In other words, to be a human being on the spiritual path is completely worthwhile, without any of the guarantees that apologists seek.

A close analogy is to art. Imagine listening to a beautifully conducted symphony orchestra, complete with a full choir, play Beethoven’s Ninth Symphony in its entirety.

Would we make extraneous demands of this experience? Would we agonize about “where the music goes” when the orchestra stops playing, or cling to the desperate hope that it will play forever? Would we question the value of the orchestra based on the disturbing knowledge that it cannot play without musicians, or without instruments, or in outer space, or underwater? Would we wonder how physicists can possibly believe that the beautiful music we hear is “just” controlled fluctuations in air pressure—or dive into speculative frontier science in an attempt to prove conclusively that the symphony is beautiful? All these attempts would be just as doomed, and in precisely the same ways, as spiritual apologetics.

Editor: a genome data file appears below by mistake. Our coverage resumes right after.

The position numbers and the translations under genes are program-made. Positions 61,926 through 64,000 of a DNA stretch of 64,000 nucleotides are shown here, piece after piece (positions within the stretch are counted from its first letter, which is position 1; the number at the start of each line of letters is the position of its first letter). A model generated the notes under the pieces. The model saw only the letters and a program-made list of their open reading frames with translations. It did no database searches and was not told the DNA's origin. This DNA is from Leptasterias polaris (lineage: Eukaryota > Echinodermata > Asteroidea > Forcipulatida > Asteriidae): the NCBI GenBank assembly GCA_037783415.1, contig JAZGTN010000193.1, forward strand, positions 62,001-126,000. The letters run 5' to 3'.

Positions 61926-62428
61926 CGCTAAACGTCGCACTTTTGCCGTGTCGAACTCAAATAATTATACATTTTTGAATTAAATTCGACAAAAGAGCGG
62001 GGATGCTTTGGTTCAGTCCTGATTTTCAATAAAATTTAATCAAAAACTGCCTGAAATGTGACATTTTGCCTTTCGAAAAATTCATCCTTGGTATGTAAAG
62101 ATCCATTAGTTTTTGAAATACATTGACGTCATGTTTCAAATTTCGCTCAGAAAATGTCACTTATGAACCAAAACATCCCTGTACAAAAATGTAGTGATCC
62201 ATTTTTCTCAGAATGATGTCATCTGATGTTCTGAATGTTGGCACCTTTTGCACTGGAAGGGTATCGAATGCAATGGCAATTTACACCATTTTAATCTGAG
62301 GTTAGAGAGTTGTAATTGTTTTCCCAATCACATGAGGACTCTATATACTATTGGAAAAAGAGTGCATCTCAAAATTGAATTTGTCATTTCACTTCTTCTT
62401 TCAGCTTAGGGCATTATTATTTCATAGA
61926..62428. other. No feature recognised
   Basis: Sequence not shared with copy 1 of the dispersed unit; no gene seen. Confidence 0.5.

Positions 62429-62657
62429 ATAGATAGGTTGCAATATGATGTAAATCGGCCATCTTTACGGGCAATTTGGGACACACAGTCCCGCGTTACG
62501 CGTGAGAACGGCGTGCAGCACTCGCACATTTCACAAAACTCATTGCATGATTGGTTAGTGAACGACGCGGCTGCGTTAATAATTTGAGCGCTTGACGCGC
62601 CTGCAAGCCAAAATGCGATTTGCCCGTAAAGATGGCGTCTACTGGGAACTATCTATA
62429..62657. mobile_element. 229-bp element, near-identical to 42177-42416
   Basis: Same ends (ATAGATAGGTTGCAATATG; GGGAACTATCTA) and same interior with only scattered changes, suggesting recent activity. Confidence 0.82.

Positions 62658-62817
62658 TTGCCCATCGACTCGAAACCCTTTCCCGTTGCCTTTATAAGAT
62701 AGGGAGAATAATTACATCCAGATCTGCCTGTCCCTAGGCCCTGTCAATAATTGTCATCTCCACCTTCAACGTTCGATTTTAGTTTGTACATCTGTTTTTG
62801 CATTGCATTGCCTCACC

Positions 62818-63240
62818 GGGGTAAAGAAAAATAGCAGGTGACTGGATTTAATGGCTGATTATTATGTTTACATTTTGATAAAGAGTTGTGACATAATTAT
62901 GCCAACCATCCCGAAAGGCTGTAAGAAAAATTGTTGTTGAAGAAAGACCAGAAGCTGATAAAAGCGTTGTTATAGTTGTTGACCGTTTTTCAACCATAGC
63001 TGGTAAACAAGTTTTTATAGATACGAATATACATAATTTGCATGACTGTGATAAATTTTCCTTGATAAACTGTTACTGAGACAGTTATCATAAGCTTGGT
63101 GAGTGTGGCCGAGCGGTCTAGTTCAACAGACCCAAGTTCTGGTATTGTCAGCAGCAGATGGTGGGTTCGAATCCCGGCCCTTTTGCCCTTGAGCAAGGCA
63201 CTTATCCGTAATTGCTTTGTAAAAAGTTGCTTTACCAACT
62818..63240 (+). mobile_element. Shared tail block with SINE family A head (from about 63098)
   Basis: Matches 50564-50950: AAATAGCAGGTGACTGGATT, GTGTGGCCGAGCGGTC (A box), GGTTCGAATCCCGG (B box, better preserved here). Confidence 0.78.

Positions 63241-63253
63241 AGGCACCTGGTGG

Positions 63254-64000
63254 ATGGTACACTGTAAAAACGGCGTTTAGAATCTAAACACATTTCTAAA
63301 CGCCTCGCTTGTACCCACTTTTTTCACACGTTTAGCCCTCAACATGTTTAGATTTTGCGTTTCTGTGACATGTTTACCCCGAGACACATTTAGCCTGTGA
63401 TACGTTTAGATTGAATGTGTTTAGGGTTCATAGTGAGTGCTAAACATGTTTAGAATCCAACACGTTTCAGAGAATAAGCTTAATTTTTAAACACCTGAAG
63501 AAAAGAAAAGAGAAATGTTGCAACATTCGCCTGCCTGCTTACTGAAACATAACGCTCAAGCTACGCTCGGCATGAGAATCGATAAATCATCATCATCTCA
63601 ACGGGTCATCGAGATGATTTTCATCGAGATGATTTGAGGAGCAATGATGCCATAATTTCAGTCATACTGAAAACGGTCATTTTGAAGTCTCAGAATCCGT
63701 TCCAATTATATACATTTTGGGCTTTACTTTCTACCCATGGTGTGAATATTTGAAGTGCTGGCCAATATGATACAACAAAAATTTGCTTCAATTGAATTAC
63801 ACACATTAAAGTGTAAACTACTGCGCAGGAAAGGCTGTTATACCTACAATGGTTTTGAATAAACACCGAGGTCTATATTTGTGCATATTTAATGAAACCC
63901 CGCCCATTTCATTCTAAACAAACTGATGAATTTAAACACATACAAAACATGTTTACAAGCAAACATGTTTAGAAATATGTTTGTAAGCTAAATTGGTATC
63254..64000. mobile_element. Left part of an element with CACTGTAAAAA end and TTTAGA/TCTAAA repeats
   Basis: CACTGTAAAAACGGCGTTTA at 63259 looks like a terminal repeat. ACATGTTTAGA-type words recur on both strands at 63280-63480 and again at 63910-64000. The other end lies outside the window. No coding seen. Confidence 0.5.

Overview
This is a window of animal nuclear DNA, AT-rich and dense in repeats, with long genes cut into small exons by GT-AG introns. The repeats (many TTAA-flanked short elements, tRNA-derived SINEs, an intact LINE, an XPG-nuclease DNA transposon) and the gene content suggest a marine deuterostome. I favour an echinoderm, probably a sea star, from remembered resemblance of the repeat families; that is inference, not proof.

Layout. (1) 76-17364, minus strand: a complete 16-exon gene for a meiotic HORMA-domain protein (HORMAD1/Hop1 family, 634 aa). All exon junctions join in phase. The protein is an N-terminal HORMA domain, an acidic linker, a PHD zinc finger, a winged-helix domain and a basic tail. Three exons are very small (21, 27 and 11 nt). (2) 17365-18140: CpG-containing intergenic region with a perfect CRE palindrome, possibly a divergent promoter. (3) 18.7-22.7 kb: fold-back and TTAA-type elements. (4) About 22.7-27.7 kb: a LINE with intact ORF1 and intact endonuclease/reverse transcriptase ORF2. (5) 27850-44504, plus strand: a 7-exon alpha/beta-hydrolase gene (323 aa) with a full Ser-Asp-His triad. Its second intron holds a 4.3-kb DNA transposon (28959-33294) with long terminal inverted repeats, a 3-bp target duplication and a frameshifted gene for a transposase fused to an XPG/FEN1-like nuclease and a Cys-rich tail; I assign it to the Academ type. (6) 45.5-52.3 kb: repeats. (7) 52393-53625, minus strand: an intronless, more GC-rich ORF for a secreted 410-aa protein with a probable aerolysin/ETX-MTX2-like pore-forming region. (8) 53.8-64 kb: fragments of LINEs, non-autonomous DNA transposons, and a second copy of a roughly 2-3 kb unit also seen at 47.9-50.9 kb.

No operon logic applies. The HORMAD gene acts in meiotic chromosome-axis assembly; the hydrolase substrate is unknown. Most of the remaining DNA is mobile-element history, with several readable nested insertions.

On the contrary, listening to the symphony is an immensely worthwhile human experience, and one which we accept on its own terms. The experience justifies itself: when you hear Beethoven’s Ninth Symphony, you know for yourself the power, beauty, and truth of the musical flourishing it represents. No further justification is required.

Like art, spirituality justifies itself.